The International Atomic Energy Agency (IAEA) has approved a €40,240-funding for the Biotechnology and Nuclear Agriculture Research Institute (BNARI) of the Ghana Atomic Energy Commission (GAEC) to produce cassava varieties that are tolerant to the Cassava Brown Streak Disease (CBSD).
The CBSD is caused by the Cassava Brown Streak Virus (CBSV) and the Ugandan Cassava Brown Streak Virus (UCBSV).
Reports of its occurrence in Burundi and the Democratic Republic of Congo indicate that the virus is spreading towards West Africa, which hitherto was considered CBSD-free.
The lead researcher on the project, Dr Wilfred Elegba, who is a Research Scientist at BNARI, disclosed this to selected journalists in Accra last Friday.
He noted that the project would help develop varieties of the crop tolerant to CBSD to prevent pandemics in West Africa.
“Cassava is an important staple crop that provides food and income for about 700 million Africans. However, its production in sub-Saharan Africa is severely constrained by viral diseases, key among which is CBSD,” Dr Elegba noted.
The research project is titled: “Development of Cassava Brown Streak Disease Tolerance in Farmer-Preferred Cassava Using Gamma Radiation and Chemical Mutagenesis”, and will last from this year to 2026.
It forms part of the IAEA’s Coordinated Research project on “Development of Integrated Techniques for Induced Genetic Diversity and Improvement of Vegetatively Propagated and Horticultural Tree Crops”.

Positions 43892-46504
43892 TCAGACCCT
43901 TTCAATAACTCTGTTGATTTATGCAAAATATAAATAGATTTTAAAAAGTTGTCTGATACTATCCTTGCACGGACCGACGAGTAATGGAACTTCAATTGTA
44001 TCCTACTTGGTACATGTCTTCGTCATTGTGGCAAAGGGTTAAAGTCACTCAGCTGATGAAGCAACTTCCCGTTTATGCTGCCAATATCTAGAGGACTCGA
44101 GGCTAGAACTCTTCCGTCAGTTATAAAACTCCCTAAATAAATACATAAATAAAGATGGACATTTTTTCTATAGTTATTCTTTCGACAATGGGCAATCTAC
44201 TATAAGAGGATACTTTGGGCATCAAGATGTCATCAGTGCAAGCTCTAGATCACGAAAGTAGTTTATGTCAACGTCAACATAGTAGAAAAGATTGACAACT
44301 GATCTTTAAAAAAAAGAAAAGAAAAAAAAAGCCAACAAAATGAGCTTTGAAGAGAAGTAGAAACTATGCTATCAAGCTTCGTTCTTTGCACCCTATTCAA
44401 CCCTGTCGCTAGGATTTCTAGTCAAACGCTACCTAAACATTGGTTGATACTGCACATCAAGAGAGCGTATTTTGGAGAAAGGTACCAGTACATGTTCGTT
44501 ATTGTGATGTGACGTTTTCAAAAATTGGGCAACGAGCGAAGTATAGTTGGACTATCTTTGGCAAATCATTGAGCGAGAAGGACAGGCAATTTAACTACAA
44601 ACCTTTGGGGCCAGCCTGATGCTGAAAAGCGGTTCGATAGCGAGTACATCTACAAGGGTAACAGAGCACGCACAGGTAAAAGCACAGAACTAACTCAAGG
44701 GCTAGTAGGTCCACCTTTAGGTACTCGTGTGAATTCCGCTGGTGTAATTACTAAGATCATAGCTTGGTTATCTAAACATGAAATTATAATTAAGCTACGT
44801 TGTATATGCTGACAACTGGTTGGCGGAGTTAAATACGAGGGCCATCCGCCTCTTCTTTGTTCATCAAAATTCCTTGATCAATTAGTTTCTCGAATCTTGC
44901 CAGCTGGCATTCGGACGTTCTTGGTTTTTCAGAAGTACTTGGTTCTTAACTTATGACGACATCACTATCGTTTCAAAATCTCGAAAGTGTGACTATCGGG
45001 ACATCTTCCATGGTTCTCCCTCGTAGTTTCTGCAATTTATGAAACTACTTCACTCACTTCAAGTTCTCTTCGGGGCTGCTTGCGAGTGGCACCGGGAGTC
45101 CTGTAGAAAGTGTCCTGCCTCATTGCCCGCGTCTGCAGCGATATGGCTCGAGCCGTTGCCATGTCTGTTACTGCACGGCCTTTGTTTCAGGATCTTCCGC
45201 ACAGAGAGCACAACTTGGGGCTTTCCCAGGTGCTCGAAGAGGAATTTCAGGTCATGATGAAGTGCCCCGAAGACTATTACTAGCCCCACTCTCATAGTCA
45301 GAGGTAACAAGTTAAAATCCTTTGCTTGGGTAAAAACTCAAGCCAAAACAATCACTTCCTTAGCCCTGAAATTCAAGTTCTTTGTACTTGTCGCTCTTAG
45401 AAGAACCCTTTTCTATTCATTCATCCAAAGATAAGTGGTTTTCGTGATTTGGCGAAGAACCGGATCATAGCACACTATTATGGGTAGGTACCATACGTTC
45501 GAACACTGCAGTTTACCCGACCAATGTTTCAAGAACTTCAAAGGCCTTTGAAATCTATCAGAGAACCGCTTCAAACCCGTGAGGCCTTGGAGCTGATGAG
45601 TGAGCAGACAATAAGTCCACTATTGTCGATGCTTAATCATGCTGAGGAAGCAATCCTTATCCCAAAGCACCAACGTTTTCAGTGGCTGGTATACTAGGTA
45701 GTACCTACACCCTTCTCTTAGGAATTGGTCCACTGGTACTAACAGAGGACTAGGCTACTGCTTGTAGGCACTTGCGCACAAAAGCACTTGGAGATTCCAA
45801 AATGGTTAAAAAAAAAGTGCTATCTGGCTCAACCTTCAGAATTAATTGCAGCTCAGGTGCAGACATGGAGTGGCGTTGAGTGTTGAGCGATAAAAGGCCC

Dr Elegba, who is also the Chief Scientific Investigator (CSI) for the project, explained the plant seeds, cuttings or cell cultures would be exposed to gamma radiation/rays.
That, he said, would be done in combination with plant tissue culture, which were plant mediates, cells or organs grown aseptically in a test tube to regenerate whole cassava plants which could be screened for tolerance to CBSD.
“Mutagenesis (a proven way of creating variation within a crop variety) represents an alternative strategy to overcome genetic barriers that limit the development of virus resistance and other desirable agronomic traits in cassava,” Dr Elegba said.
The other objectives of the project, he said, were to develop or refine protocols for tissue culture or the growing of plant cells in an artificial medium, chimera-free regeneration and retention of induced mutation in cassava and develop tools and methodologies for functional genomics, marker development, gene editing and/or genomic prediction in cassava.
The research team at BNARI was delighted to contribute to food security in Africa through the development of CBSD tolerance in cassava varieties that were cultivated by farmers in Ghana and Africa at large, Dr Elegba added.